Charles Baudelaire :: svět prokletého básníka :: Poezie a próza
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české překlady

Květy zla

Malé básně v próze

Báseň o hašiši


Důvěrný deník

originale française

Les fleurs du mal

Petits poemes en prose

La Fanfarlo

Baudelaire in English

The Flowers of Evil

Prose Poems

» Fanfarlo «

Chapter One
» Chapter Two «
Chapter Three
Chapter Four
Chapter Five
Chapter Six


Malý koutek poezie

Malý koutek poezie



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Chapter Two

That is why next day Samuel took great care to bring her back her handkerchief and her book, which he found on a bench, and which she had not lost, since she was close at hand watching the sparrows squabbling for crumbs, or seeming to contemplate the inner workings of the vegetation. As often happens between two beings whose souls by a complicity of destiny have been brought into tune with one another, opening the conversation rather abruptly, he had, nevertheless, the good fortune to find a person disposed to listen and to reply to him.

‘Is it possible, madame, that I am fortunate enough to be still esconced in a corner of your memory? Have I changed so much that you cannot recognize in me a comrade of your childhood with whom you deigned to play at hide-and-seek, and to play truant?’

‘A woman’, replied the lady with a half smile, ‘has not the right to remember people so easily; that is why I thank you, sir, for being the first to afford me the opportunity of recalling those beautiful and joyous memories. And then—each year of life contains so many events and thoughts—and really it seems to me that it is many years ago?’

‘Years,’ replied Samuel, ‘which for me have been sometimes very slow, sometimes very quick to flee away, but all diversely cruel!’

‘And poetry?’ said the lady with a smile in her eyes.

‘Always, madame!’ replied Samuel laughing. ‘But what is that you are reading?’

‘A novel of Walter Scott’s.’

‘Now I understand your frequent interruptions. Oh, what a tiresome writer! A dusty unearther of chronicles! A wearisome pile of description and bric-a-brac, a heap of all sorts of old things and costumes: armour, crockery, furniture, Gothic inns and melodramatic castles, through which stalk a few puppets on strings, dressed in motley doublet and hose; hackneyed types which no eighteen-year-old plagiarist will look at in ten years; impossible ladies and lovers completely devoid of actuality, no truth of the heart, no philosophy of the sentiments! How different from our good French novelists, where passion and morality are always preferred to the material descriptions of objects! What does it matter whether the lady wears ruff or panniers or an Oudinot underskirt provided she sobs or betrays properly? Does the lover interest you much more because he carries a dagger in his waistcoat instead of a visiting card, and does a despot in a black coat terrify you less poetically than a tyrant encased in leather and mail?’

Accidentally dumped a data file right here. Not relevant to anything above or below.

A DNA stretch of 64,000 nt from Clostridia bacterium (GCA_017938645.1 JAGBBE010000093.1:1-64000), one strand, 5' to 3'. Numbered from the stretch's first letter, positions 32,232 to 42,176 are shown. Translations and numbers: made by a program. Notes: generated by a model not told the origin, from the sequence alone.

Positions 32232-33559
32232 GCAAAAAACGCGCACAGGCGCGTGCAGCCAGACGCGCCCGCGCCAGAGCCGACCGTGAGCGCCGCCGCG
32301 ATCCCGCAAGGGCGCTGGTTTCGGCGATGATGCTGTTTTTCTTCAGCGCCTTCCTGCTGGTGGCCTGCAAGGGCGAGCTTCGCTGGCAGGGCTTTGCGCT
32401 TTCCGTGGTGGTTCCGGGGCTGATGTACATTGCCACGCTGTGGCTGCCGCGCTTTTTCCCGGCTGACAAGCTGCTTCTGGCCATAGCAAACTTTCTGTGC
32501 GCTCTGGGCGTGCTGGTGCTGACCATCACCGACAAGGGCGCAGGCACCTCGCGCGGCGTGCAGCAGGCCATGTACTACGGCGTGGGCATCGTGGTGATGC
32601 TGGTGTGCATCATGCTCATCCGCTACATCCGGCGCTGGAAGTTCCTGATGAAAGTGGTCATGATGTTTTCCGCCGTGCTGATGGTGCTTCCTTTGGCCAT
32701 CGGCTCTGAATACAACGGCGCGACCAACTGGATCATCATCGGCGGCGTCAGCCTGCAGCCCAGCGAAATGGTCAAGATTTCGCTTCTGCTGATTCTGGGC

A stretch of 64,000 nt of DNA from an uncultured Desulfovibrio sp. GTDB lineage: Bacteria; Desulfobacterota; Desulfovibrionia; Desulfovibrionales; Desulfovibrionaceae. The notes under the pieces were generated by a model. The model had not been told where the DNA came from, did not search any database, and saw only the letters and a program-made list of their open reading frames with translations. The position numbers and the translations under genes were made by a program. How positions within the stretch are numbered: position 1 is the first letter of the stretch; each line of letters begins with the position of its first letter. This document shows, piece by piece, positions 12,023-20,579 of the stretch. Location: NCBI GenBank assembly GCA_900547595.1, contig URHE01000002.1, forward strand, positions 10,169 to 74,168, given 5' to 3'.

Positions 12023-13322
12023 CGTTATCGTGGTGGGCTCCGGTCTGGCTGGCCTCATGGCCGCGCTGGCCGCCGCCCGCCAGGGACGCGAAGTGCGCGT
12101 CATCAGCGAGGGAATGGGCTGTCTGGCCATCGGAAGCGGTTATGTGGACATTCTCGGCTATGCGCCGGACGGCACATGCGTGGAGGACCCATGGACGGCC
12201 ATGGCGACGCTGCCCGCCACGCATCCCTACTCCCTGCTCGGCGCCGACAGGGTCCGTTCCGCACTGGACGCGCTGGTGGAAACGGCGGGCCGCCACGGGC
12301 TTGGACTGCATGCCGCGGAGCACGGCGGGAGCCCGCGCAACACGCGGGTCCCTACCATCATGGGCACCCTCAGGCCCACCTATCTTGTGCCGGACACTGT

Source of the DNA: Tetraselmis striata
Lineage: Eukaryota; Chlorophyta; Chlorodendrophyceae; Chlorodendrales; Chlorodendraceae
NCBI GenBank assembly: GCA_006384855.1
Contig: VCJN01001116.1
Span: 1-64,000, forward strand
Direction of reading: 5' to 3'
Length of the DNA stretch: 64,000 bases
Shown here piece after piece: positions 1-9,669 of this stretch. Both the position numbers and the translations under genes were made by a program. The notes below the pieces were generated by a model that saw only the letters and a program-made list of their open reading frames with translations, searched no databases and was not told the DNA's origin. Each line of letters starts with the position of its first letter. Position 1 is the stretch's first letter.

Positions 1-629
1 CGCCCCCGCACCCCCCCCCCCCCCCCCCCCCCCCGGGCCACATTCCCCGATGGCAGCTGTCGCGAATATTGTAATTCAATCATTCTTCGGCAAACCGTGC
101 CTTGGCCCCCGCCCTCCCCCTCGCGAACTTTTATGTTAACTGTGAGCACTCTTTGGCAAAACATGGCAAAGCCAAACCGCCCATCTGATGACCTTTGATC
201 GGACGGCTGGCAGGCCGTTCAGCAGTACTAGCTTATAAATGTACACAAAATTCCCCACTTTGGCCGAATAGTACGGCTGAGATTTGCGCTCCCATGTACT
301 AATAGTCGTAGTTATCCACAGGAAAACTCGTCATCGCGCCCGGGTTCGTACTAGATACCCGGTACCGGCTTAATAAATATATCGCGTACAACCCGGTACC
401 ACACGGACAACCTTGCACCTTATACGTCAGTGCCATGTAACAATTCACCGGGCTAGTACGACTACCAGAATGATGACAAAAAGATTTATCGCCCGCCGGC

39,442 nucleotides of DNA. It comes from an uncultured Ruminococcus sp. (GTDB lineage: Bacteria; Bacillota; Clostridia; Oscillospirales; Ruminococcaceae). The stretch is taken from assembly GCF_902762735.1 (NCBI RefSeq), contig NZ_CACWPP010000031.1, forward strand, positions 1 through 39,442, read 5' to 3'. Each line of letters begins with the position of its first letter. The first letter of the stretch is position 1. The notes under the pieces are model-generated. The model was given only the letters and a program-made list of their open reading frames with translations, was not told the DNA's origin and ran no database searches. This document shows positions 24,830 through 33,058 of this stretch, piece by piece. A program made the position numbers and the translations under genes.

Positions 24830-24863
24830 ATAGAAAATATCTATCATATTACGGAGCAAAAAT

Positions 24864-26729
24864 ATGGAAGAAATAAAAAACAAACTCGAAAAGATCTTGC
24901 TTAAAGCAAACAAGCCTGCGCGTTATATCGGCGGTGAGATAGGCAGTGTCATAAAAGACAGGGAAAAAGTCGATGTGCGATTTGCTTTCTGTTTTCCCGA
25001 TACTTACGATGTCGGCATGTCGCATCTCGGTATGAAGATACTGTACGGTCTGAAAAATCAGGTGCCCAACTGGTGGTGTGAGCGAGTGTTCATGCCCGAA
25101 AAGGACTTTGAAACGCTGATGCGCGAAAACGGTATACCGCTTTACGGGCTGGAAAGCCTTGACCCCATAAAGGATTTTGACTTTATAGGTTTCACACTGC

Samuel, as you see, was drifting into the category of intense people, intolerable and passionate men whose profession ruins their conversation, and for whom every occasion is a good one, even an acquaintanceship struck up under some tree or at some street corner—were it with a rag-picker—obstinately to develop their ideas. The only difference between commercial travellers, roving industrials, hopeful commission agents, and intense poets is the difference between advertising and preaching; the latter vice is quite disinterested.

Now, the lady answered him simply.

‘My dear Monsieur Samuel, I am merely the public, that is sufficient to tell you that I have an innocent soul. Consequently pleasure is for me the easiest thing in the world to find. But let’s talk of yourself: I should esteem myself fortunate were you to judge me worthy of reading some of your productions.’

‘But, madame, how does it happen — ?’ exclaimed the swollen vanity of the astonished poet.

‘The proprietor of my circulating library says that he does not know you!’

And she smiled sweetly as if to deaden the effect of this fleeting, teasing thrust.

‘Madame,’ said Samuel sententiously, ‘the true public of the nineteenth century is the women; your support will make me greater than twenty academies.’

‘Well, sir, I count on your promise. Mariette, the parasol and the scarf. Somebody is perhaps getting impatient at home. You know your master is coming back early.’

She made him a graceful, abrupt little bow, which was not in the slightest compromising, and the familiarity of which was not without a certain dignity.

Samuel was in no wise astonished to discover a former youthful love chained by the conjugal tie. In the universal history of sentiment, that is in order. She was called Madame de Cosmelly and lived in one of the most aristocratic streets in the Faubourg Saint-Germain.